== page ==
Student-athletes have returned from summer break, are settled into classes and are anxious about getting back on the track. Freshmen athletes are especially eager to begin their first collegiate season. The other day, one of the freshman athletes asked me, “When we will start doing speed work?” I responded, “Speed workouts start the very first day of practice.” His shocked expression is a familiar one. In fact most of my new athletes are usually surprised to hear that you have to accelerate daily – acceleration is incorporated in each workout on a daily basis.
Acceleration is an essential part of sprinting– it is the first phase of every sprint race. For this reason, it is my job as a coach to ingrain proper acceleration mechanics into the brains of my athletes and help them understand the importance of executing this portion of the race correctly. If athletes perform this part of the race incorrectly then the rest of the race will be compromised. In this sense, I believe the basis of acceleration has the power to create a domino effect that negatively affects a lot of sprinters. If the first part of a sprint event is wrong then the rest of the race will also be wrong. And…that’s not good!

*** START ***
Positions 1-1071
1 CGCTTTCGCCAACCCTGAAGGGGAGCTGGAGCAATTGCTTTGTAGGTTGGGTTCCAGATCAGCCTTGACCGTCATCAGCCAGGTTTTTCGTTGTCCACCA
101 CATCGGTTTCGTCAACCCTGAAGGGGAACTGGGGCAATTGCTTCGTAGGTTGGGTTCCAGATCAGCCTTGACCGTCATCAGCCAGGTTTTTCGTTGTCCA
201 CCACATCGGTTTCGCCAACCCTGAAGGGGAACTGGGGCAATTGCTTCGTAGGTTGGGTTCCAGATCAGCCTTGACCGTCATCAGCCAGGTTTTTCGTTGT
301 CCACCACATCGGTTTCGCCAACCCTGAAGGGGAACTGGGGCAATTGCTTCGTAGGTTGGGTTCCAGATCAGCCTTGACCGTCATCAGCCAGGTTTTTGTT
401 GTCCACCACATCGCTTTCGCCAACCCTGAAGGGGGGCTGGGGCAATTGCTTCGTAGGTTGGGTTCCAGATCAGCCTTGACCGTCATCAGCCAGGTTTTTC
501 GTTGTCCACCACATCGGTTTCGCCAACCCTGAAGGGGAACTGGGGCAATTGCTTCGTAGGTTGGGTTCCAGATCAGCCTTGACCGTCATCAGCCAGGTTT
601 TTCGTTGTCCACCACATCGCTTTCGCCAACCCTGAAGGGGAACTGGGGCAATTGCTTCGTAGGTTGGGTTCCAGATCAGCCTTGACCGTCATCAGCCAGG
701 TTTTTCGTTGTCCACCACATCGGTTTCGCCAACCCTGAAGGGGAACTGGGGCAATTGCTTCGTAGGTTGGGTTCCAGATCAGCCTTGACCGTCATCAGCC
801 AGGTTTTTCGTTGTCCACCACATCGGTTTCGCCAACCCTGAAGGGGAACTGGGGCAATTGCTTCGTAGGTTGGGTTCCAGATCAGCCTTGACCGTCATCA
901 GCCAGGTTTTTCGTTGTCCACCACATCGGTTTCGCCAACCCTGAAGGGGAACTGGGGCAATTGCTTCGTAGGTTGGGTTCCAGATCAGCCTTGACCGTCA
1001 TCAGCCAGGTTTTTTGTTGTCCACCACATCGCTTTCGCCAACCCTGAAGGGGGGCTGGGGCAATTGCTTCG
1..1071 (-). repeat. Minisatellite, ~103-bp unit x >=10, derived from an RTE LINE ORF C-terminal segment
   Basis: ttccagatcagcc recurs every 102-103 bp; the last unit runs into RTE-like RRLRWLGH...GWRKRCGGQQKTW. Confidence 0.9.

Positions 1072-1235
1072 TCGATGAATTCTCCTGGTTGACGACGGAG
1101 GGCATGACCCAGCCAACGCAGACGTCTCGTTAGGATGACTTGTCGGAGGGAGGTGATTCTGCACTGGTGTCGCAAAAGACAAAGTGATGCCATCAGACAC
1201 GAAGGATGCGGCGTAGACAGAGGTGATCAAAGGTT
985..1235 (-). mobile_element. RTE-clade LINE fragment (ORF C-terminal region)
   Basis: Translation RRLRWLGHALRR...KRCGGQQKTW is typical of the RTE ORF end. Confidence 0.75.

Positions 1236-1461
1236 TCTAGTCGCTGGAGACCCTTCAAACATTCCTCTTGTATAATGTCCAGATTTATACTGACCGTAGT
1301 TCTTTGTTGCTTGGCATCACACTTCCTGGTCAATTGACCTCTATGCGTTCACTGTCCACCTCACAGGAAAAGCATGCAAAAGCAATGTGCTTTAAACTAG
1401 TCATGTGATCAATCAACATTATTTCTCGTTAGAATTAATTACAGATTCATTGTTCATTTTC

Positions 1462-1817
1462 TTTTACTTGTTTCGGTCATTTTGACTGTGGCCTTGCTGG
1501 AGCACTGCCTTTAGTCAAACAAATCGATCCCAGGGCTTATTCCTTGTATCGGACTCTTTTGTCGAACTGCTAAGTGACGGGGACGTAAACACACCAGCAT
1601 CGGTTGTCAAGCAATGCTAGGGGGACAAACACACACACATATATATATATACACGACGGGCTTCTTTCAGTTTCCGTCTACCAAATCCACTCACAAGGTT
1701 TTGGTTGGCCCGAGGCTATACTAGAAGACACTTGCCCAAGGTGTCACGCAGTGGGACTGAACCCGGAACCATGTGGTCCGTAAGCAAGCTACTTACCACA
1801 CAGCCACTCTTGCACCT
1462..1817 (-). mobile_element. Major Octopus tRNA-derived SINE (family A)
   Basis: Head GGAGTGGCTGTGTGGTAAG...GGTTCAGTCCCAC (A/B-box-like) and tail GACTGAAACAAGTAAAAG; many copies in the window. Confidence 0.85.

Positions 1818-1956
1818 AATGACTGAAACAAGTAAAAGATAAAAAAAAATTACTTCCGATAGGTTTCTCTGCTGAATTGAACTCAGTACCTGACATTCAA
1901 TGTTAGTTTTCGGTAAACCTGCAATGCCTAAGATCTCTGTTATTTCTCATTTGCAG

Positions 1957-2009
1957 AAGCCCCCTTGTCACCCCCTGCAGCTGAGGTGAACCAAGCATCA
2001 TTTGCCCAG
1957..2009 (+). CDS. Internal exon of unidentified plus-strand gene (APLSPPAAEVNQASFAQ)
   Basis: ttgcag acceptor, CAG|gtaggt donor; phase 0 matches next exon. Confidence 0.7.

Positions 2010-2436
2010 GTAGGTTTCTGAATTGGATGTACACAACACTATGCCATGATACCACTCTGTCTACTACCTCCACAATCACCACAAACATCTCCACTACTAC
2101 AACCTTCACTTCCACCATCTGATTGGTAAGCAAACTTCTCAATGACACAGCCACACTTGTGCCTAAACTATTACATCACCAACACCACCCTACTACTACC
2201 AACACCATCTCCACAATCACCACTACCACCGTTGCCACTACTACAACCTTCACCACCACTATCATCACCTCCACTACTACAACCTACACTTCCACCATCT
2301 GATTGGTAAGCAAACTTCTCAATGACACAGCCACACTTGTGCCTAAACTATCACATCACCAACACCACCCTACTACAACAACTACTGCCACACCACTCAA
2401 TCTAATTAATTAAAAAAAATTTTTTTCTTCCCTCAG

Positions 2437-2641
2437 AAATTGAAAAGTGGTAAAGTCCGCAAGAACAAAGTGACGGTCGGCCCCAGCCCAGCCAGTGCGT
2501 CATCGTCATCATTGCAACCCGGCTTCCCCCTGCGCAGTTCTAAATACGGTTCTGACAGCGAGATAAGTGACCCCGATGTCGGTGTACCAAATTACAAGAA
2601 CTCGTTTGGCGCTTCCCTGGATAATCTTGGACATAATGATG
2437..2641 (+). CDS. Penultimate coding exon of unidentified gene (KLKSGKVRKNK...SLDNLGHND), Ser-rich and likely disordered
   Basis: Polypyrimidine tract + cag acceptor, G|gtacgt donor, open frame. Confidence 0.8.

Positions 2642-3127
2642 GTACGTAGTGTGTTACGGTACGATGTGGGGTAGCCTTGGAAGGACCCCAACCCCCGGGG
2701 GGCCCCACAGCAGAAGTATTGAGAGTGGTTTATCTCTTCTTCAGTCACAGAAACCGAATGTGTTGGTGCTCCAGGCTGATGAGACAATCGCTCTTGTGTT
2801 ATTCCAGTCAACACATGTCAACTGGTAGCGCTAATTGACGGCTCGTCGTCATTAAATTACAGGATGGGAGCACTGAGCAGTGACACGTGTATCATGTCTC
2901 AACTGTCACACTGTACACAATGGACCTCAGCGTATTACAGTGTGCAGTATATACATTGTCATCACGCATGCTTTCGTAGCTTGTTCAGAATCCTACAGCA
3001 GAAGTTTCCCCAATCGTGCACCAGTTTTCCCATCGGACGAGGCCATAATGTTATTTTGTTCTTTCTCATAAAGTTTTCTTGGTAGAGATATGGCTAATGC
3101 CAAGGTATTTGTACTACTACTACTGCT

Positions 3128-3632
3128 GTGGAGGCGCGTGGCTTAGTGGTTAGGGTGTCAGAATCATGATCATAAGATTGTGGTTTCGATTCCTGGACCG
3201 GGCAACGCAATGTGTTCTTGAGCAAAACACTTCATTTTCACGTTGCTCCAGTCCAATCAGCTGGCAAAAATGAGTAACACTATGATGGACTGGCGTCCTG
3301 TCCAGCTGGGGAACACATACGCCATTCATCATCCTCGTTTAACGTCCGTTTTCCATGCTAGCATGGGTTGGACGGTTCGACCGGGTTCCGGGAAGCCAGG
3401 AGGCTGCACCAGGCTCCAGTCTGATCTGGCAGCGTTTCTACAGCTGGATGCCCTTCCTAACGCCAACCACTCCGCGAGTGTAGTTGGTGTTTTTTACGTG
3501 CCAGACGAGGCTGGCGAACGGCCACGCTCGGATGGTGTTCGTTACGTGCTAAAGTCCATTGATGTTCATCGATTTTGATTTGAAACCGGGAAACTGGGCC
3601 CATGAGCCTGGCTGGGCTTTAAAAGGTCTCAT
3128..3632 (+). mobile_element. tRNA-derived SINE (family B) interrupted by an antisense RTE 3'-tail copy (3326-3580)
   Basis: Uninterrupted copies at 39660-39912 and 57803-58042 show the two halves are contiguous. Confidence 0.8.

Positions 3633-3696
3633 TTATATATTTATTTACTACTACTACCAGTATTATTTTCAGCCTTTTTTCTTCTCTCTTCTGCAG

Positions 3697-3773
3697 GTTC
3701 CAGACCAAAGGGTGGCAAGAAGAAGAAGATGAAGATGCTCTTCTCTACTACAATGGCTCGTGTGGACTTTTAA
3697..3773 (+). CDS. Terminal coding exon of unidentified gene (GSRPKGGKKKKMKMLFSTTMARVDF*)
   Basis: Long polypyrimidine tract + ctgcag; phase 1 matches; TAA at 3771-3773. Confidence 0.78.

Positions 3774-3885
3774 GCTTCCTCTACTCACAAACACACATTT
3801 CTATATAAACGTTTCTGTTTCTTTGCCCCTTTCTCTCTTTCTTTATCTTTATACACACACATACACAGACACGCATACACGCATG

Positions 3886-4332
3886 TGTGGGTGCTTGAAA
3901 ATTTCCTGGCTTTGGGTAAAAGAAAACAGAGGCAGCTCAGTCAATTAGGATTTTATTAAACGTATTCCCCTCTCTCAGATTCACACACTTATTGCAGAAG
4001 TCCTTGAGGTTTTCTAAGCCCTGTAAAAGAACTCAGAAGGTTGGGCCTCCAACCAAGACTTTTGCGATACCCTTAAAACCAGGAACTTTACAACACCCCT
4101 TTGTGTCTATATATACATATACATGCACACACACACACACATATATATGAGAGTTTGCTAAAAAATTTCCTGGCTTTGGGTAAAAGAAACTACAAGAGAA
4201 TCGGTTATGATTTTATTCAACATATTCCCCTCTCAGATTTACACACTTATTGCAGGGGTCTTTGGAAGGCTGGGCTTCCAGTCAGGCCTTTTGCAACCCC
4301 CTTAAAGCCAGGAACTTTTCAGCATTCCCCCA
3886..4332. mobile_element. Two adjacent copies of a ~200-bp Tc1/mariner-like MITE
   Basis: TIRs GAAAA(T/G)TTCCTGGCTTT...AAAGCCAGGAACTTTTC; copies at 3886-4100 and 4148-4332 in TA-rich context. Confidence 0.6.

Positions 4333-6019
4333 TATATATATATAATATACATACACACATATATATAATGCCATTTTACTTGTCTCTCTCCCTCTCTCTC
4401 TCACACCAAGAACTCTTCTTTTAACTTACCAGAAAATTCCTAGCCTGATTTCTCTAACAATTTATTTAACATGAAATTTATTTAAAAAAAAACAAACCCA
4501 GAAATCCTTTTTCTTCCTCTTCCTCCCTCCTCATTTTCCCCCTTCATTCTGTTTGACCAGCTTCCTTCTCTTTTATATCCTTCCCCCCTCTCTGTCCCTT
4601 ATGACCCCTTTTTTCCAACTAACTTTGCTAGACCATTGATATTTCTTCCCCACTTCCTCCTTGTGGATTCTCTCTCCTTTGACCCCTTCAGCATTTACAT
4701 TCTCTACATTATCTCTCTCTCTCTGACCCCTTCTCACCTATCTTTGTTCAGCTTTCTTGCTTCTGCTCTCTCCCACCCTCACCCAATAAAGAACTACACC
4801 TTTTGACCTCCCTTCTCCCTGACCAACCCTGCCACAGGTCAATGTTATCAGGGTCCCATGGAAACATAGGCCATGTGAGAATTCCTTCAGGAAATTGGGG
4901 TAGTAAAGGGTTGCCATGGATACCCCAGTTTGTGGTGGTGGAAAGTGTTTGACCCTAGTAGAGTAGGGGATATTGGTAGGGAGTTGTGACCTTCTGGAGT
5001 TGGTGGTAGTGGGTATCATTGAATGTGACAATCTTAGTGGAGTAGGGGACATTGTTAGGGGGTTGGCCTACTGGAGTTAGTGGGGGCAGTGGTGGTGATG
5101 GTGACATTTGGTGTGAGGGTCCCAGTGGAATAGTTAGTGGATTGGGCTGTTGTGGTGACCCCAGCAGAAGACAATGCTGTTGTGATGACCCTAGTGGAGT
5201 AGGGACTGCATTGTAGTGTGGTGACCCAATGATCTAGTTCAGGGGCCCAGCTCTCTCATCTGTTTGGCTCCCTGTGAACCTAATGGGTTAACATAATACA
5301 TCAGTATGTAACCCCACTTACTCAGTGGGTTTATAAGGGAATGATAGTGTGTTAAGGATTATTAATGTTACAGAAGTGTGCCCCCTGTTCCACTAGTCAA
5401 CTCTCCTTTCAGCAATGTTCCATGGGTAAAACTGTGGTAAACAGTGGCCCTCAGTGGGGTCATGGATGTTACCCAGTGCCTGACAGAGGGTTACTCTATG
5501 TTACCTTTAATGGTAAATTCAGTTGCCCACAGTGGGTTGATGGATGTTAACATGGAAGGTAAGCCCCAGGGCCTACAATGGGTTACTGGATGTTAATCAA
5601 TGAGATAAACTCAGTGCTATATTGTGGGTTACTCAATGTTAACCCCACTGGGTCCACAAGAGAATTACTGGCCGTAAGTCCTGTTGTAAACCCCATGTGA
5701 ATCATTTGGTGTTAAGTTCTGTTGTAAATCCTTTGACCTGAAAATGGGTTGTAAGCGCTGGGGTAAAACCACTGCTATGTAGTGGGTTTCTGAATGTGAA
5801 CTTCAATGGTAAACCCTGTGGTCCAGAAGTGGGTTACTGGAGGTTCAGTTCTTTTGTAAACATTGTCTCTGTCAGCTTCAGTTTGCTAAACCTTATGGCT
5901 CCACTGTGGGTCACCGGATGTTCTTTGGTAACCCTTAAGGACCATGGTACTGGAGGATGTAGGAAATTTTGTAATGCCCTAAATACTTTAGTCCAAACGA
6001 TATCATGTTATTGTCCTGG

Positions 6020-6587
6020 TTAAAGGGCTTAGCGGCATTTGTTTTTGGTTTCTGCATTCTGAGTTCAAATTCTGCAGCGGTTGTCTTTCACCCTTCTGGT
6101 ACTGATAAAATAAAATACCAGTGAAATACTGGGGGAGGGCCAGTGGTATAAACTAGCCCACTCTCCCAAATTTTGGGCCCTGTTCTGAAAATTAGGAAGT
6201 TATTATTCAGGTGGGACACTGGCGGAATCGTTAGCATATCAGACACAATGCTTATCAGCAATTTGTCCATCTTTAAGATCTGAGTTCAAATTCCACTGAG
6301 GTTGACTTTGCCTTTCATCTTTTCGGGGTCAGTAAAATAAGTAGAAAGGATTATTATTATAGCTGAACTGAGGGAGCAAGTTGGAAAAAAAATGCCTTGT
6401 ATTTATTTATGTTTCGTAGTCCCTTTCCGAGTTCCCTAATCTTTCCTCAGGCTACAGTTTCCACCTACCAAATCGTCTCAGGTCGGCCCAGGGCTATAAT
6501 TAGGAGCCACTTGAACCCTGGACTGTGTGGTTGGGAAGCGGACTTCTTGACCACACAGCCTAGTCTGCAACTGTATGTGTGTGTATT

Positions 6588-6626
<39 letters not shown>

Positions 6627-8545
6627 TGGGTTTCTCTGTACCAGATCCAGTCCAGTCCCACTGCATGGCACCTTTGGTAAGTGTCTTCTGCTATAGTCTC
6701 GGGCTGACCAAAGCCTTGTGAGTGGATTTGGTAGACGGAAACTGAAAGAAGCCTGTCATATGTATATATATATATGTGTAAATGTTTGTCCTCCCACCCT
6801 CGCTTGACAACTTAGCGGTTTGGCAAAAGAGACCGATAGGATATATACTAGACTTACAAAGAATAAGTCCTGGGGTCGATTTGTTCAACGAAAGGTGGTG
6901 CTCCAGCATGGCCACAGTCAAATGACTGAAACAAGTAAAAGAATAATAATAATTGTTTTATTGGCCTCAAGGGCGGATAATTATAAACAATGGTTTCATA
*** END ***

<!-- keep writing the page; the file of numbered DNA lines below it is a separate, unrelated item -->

I’ve had the pleasure of watching Vince Anderson the women’s sprints and hurdles coach at Texas A&M speak on two occasions. One of the objectives he emphasized in each of his talks was that athletes need to accelerate on a daily basis. His assessment of acceleration resonated with me when he created a timetable to measure the amount of times his athletes practice acceleration. He told us that he usually coaches about 12 athletes per year who accelerate at least 8 times per day for 5.5 days per week for about 39 weeks. Vince calculated that his athletes combine to accelerate well over 20,000 times per year. Vince also added that in his 26 years of coaching and watching young athletes accelerate, “Not once have I EVER seen an athlete push too hard or too long.”